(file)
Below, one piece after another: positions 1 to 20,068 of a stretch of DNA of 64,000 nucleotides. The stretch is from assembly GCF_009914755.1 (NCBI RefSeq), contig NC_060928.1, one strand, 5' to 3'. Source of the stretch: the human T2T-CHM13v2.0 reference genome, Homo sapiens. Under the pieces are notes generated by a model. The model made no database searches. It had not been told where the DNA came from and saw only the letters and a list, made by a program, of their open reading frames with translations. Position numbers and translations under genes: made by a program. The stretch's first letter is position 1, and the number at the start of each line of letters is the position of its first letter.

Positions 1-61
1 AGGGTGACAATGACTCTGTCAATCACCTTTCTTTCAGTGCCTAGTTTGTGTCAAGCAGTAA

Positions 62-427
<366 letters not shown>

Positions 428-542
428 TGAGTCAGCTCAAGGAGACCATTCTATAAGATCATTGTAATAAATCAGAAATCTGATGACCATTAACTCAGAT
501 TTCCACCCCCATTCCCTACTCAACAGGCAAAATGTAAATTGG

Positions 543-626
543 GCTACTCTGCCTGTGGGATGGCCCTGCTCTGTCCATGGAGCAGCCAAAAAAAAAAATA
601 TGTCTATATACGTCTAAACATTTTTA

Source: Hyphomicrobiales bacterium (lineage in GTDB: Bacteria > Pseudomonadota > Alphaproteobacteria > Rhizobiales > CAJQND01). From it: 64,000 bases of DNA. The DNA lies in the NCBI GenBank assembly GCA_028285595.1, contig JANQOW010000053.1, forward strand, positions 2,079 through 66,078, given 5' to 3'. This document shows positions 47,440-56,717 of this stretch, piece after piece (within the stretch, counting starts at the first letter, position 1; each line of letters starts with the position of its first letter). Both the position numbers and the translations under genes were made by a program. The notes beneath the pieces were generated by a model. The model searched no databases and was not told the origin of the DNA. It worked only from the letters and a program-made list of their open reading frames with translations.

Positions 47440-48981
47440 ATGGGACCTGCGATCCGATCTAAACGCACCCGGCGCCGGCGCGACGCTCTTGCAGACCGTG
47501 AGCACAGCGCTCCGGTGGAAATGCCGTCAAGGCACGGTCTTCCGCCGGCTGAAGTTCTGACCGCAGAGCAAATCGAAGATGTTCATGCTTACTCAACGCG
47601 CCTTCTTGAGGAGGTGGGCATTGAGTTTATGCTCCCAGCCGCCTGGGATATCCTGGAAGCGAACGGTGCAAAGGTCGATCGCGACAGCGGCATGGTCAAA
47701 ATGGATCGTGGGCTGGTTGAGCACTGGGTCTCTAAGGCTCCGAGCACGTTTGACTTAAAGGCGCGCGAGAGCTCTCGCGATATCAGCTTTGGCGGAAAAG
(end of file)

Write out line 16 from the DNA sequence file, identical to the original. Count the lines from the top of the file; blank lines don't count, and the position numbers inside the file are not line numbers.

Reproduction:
47601 CCTTCTTGAGGAGGTGGGCATTGAGTTTATGCTCCCAGCCGCCTGGGATATCCTGGAAGCGAACGGTGCAAAGGTCGATCGCGACAGCGGCATGGTCAAA